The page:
teal wrote:
Hello Mike,
How will SU help is determining the required measurement? Can you please explain?
Yes. This is a tricky thing about geometry DS problems. The basic idea is:
to get a length, you need to be given a length. That Big Idea #1 in this problem. When you understand the implications of that statement, it's pure gold. If all you are given is angular relationships, as this prompt gives us, then the figures could be any size. This is the basic geometry idea of
similarity. If you make scaled-up or scaled-down versions of any shape (square, pentagon, equilateral triangle, etc.), then all the absolute lengths are different, but both the angles and the ratio of the lengths are the same.
What this prompt gives us allows us to see that the figure consists of a 30-60-90 triangle and a 45-45-90 triangle, with hypotenuses of the same length. That means all the angles are determined, and all the ratios are determined, but we still don't know in absolute terms how big or small anything is. From the prompt alone, any length --- say SR --- could be 1 inch long or 1 mile long. It could be arbitrarily small or big.
When we are given the length of SU, that fixes one length, which has the consequence of fixing all the lengths. Now that we know one length, the figure cannot be arbitrarily big or small. It has to have exactly one size --- only one size of the shape will result in SU being exactly [2/sqrt(2) - 4] meters. So, knowing SU, we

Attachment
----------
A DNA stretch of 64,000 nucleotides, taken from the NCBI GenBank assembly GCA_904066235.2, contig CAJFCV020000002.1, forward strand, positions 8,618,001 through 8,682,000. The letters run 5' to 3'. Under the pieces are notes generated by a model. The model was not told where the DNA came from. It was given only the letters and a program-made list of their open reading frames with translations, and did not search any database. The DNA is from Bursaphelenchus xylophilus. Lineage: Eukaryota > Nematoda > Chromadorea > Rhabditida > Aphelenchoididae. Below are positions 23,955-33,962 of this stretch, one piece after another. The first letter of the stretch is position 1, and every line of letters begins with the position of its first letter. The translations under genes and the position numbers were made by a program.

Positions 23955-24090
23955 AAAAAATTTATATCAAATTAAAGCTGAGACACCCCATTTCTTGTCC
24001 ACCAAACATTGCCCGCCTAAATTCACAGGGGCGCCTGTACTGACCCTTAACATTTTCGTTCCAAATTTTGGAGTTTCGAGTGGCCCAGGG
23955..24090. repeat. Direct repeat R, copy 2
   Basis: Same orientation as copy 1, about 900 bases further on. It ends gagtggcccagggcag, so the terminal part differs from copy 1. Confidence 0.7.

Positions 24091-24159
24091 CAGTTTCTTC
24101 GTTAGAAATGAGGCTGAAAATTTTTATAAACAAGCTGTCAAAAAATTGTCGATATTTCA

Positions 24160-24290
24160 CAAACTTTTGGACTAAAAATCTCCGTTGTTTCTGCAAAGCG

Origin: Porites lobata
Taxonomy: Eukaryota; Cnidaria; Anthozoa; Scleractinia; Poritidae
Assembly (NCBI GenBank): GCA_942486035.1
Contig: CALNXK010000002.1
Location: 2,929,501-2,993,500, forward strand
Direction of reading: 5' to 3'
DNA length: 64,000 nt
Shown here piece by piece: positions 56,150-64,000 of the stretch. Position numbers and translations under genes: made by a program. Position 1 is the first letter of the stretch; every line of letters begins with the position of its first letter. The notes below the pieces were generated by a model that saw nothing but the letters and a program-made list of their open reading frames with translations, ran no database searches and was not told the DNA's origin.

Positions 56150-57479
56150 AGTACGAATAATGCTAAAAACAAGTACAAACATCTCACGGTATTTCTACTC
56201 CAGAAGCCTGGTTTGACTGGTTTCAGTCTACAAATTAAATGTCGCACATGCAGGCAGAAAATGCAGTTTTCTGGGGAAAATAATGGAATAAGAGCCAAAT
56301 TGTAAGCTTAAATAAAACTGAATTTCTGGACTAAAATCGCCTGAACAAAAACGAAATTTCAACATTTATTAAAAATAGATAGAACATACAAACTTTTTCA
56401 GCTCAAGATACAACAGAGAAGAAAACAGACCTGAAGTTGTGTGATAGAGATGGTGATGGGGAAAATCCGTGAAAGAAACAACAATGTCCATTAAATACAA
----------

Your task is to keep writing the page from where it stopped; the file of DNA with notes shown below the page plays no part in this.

could calculate all the other lengths.
Here's the other big idea ----
in DS, don't do unnecessary calculations. You are not actually be asked to find the numerical answer for the prompt question. All you are being asked to to figure out whether the statements provide information sufficient to answer the prompt question. That's Big Idea #2. Here's a blog about DS on the GMAT.
http://magoosh.com/gmat/2012/introducti ... fficiency/In geometry questions in particular, it's often the case that just one piece of information --- here, the length of SU --- is enough to determine everything. Actually doing that calculation, going through all the steps to figure out the difference (TV - RV) given that SU = [2/sqrt(2) - 4] ---- that would be a royal pain in the tuckus, and it is absolutely unnecessarily for answering this particular question.
If this were a PS problem --- given the prompt, and given SU = [2/sqrt(2) - 4], which of the following equals (TV - RV) --- that would be a 800+ level question, very difficult, because you would actually have to work through that solution. That is a highly unlikely question to see on the GMAT, unless you are getting absolutely everything else in the Quant section correct. By contrast, this question, the DS question in which you just have to judge whether it is sufficient or not, that's probably a 600 level question, not particular hard by GMAT standards. You really need to see how to use these geometric shortcuts to your advantage on the DS section.
Here's a blog that talks about another set of these geometric shortcuts.
http://magoosh.com/gmat/2012/gmat-data- ... nce-rules/Does all this make sense?
Mike
Thanks for the breakdown. For arguments sake(i'm trying to bridge the gap) -- i can see the ratios of the angles and the sides. I originally thought that we would need to know a FULL length of the sides in question to determine the value, meaning, we would need to know SV instead of just SU. Are you saying we don't need to know that because at some point (if we were to solve it), we could find a single value that will make this SU true?